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    I seat and crimp separately, using same Lee die. I back the die body out a bit and adjust seating stem to depth I need, and seat all boolits. Then I back out the seating stem and lower the die body to get the crimp I want. I do this with .38 Spec., 357 Mag. .44 Special, and .44 Mag. I don't like the factory crimp die because it sizes the round after the boolit is seated. Some of my ammo is "over diameter" for shooting in my over bore guns and I think th FC die sizes them down too much. Just my 2 centavos.

    The way I set up to crimp; put an empty case in the press and run the ram all the way up. Screw in the die with seating stem backed way out, until you feel the die contact the case (you will feel the crimp taper in the die hit the mouth of the case with good resistance) . Lower the ram, run the die in 1/2 turn. Fine tune (die up or down) until you get the crimp needed.
    Last edited: Jan 4, 2010
  12. quadcrazy

    quadcrazy New Member

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    Thanks again for the replies.

    Rocklinskier - These are some great suggestions... especially for a newbee like yourself.

    1) I am using RCBS dies (carbide 3 die set) and they are labeled 38spl/357. I double checked to see if I had the resizing die mixed up with the crimping die (great suggestion) and it was correct.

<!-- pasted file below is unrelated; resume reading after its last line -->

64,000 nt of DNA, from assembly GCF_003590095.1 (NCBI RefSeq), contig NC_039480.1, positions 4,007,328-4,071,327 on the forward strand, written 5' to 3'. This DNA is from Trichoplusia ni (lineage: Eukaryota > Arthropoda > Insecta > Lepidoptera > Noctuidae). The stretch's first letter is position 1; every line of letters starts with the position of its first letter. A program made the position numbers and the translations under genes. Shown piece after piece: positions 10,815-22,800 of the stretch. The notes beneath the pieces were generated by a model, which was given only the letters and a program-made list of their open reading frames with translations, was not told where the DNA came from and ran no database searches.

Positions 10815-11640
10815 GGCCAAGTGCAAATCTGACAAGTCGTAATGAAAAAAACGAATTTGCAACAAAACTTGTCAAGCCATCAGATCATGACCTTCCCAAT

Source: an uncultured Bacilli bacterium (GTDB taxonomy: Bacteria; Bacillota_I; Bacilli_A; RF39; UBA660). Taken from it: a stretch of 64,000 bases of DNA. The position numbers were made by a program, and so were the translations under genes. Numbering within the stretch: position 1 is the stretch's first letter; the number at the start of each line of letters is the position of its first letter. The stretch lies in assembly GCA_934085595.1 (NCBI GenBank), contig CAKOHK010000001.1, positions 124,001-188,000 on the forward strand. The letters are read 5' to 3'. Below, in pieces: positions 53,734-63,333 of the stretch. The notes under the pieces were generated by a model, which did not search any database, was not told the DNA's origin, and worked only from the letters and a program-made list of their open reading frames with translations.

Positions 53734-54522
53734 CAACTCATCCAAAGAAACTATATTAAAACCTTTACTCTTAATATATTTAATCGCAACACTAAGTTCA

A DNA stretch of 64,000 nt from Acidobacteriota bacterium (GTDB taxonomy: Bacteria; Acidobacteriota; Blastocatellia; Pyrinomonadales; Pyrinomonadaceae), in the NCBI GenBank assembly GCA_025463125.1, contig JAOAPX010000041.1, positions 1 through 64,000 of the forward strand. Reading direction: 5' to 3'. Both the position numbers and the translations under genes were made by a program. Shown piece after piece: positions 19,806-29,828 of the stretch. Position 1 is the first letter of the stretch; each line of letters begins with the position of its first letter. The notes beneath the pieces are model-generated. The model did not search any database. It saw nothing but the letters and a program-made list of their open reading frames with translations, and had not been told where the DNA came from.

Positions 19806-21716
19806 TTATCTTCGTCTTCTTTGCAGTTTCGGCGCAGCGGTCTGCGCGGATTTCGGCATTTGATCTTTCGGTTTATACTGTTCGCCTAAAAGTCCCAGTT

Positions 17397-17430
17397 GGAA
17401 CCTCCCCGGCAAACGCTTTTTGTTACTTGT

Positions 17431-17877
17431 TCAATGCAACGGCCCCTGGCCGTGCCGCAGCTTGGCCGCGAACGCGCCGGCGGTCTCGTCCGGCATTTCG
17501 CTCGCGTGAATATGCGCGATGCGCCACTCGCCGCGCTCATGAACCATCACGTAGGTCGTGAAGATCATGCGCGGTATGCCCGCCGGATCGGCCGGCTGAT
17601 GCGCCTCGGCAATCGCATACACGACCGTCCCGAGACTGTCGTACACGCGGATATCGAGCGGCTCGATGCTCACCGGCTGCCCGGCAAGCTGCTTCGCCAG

2) I have done this. I slowly turned the die all the way down to the bottom and I was never at any point able to slide a round into an empty chamber. I haven't used my calipers I've just been using the "drop in the chamber method".

    You can now begin to see my confusion here. I'm starting to think I may have a die without a crimping shoulder. I still need to pull the crimping die and visually check to see if I can see a crimping shoulder. Other than that, I'm at a loss of what to do next.

    Quadcrazy going crazy.
    Last edited: Jan 3, 2010
  13. 312shooter

    312shooter Active Member

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    Not sure but try this:

    1 - remove the seater plug from the seating die
    2 - turn locking ring to the top of the die
    3 - thread die into press 3- 4 turns
    4 - place sized shell into holder, raise ram to top cam over and HOLD THERE
    5 - while holding shell at top of stroke thread die down until contact is felt
    6 - back ram/shell down and screw die in 1/4 turn, hold die simultaneously lower locking ring and turn tight.
    7 - this should be the location of a crimp so you can fine adjust from here.
  14. muddober

    muddober Active Member

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    quadcrazy: I am begining to think you have a bad set of dies. Any chance you can get your hands on a couple of 357 mag cases so you could try seating and crimping the a bullet of the longer case? Just a thought.

    Ron
  15. quadcrazy

    quadcrazy New Member

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    The directions from RCBS are very similar to your recommendation. The problem I'm having is when I raise the ram to the top of the stroke, I'm basically only about 1 thread deep when the die touches the mouth. Is this normal? It doesn't seem right.
    Last edited: Jan 3, 2010